Saturday, 13 August 2016

More about Family

Having overstayed in Granary Wharf in Leeds, our fresh water tank was getting low. It was time to move on.

We had had a brilliant time in Leeds and I think it is safe to say, we would love to return sometime. However, new adventures await so on Monday 25th July, along with Jan and Colin on nb Polako, we untied the mooring ropes, descended through River Lock and continued onto the River Aire, where the Aire & Calder Navigation meets the Leeds & Liverpool canal. Heading East, the river passes under several bridges and is overlooked by tall buildings right on the edge of the navigation as we leave Leeds behind.



The locks along this stretch of the river, although manually operated are electronic so for a while at least, I can put my windlass away and take out the watermate key. In addition, it was with relief that we say ciao to the shorter locks. In contrast, we felt rather overwhelmed in the large commercial locks.

We were heading for the mining village of Allerton Bywater which is just a mile from Castleford junction. We thought it would be easier to find mooring, and indeed we were right to do so as we subsequently discovered, all mooring at Castleford was taken. However that still gave us seven locks over nine miles to navigate.


The Nicholson Waterways Guide warned that it would not be easy to moor Allerton Bywater and I can honestly say that it wasn't! Fortunately the river flow was benign giving us enough time to attach mooring ropes to the rings embedded in the embankment wall. Due to the low water levels, I had to climb on the roof of Winedown and leap off with the centre line in order to hold the boat while Ian picked up a mooring ring.
Once securely moored, we set off to find the riverside pub only to discover that they don't serve food on a Monday. After a sociable drink with Jan and Colin, Ian and I returned to the boat to cook a meal, while Colin and Jan went in search of a pub that was serving food.

Later in the evening, the setting sun bathed the surface of the tranquil river in a light blush. This, and the warbling of the river fowl was quite a juxtaposition to the bustle of the inner-city mooring we had recently left behind in Leeds centre.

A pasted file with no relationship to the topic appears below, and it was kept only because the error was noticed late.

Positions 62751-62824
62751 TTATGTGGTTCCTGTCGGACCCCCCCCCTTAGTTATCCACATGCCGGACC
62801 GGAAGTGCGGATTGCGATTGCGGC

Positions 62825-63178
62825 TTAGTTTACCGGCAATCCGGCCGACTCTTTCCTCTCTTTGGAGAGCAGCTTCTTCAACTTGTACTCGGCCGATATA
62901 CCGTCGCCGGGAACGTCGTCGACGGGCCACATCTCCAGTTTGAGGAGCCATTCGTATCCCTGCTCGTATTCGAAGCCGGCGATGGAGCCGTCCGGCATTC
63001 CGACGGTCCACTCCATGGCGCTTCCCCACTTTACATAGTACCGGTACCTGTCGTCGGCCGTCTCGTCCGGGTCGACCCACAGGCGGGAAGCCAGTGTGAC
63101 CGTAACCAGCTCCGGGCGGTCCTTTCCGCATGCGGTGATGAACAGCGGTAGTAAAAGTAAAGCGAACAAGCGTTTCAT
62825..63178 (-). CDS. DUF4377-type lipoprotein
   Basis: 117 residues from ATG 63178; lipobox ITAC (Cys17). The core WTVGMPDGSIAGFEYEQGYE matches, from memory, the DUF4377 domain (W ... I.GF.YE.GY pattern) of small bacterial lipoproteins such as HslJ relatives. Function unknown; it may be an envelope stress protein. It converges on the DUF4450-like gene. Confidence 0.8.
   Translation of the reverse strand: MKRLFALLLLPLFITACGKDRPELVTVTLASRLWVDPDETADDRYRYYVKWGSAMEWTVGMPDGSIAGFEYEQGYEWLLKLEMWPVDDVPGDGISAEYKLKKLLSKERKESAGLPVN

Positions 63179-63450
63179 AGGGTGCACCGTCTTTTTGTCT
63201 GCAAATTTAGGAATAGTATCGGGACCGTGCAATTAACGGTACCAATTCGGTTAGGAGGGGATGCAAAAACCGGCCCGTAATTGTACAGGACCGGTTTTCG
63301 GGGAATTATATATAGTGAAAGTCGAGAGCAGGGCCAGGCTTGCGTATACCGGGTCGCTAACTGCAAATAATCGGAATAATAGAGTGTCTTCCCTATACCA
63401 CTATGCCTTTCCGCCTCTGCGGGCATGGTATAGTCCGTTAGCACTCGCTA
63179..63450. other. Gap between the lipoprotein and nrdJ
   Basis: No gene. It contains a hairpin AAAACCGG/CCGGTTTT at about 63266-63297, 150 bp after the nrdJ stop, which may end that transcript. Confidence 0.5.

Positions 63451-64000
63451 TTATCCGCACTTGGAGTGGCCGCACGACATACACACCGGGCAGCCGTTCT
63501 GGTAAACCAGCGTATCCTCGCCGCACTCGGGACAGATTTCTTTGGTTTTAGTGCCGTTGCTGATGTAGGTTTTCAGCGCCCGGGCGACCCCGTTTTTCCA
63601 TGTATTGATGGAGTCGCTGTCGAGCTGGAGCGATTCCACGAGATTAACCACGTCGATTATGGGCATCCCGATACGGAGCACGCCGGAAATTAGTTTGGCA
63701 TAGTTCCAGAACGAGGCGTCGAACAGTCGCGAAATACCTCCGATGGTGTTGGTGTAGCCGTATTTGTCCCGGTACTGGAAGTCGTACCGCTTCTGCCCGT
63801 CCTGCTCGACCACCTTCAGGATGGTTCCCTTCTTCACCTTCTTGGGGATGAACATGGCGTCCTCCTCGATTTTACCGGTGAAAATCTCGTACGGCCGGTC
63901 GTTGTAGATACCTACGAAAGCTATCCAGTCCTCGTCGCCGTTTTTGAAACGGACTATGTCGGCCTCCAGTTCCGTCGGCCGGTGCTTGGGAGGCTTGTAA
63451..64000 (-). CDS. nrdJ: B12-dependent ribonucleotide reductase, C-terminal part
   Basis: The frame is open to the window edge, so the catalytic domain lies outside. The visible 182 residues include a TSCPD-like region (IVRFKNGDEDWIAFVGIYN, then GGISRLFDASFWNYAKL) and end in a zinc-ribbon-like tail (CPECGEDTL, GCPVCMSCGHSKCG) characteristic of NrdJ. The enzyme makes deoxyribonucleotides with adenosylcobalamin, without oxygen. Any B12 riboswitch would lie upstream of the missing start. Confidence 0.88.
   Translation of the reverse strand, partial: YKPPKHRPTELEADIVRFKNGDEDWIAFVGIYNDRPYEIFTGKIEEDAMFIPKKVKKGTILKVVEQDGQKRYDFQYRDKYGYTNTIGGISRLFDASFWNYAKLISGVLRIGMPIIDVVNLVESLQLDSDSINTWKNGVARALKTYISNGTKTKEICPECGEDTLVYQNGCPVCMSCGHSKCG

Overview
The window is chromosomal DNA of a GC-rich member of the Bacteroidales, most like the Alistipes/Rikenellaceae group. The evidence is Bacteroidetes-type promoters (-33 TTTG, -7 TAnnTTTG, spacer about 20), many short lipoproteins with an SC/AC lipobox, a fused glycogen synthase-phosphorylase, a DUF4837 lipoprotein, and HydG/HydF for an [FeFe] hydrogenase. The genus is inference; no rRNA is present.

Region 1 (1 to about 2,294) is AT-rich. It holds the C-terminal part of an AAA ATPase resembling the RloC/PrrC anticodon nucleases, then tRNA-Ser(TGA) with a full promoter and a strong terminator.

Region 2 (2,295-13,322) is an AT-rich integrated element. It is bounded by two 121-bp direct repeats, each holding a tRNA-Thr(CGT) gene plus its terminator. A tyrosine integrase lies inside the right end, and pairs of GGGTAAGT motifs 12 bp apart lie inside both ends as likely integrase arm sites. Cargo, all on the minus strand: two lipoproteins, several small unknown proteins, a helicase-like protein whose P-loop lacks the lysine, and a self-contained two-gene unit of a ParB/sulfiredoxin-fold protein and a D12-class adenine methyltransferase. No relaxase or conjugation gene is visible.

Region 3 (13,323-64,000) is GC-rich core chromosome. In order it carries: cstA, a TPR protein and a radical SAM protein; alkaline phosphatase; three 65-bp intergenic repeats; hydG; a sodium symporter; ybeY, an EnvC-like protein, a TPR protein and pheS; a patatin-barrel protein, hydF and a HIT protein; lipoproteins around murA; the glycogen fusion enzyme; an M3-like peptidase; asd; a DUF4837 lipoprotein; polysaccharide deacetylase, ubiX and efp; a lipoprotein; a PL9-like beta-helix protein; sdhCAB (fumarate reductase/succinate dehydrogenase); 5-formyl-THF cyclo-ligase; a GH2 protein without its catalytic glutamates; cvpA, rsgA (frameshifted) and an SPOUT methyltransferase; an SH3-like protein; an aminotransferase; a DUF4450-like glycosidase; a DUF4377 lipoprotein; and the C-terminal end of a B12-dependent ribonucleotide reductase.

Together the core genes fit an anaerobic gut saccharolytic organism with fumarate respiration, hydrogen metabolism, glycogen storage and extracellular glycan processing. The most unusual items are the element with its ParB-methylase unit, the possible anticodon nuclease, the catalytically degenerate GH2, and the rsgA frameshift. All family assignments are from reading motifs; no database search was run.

Setting off at a reasonable hour on Tuesday 26th July, we continued to follow the River Aire downstream, turned at Castlefield junction, through the flood lock and on to Bulholme Lock. We would have no trouble with short locks on this stretch as the navigation from Castlefield to Goole was built to accommodate commercial traffic of up to 200ft in length.
The stretch of river between Castleford and Ferrybridge, known as the Five Mile Pond is surprisingly pretty as it meanders along and owes it's pleasant character to the recent landscaping of the now-abandoned mining works and successful tree planting.

It was an easy run and Winedown loved the deeper water, responding with smooth passage and soporific beat of the veteran engine all the way to Pollington. At times, Colin on nb Polako struggled to keep pace although we were running at a little more than tick-over.

Before long however, the industrial nature of the river returned as the massive cooling towers of Ferrybridge Power Station dominate the landscape.










After 15 miles and only three locks to work, we stopped for the day at the very pleasant mooring spot at Pollington Lock. We were now only eight miles from our destination at Goole Dock which we completed easily the following morning. Goole Dock is not the prettiest of locations, but it would be 'home' to us for a week, while we visited family.

Leaving Colin and Jan to keep an eye on Winedown, we packed an overnight bag and set off (courtesy of cousin Tony, who kindly collected us in his car) to spend the night with my uncle and aunt, Ivor and Shiela.

After a comfortable night sleep - on land, we had just finished breakfast when Tony called in for a cuppa. A short while later, we all piled into his car; Tony had a full day planed for us.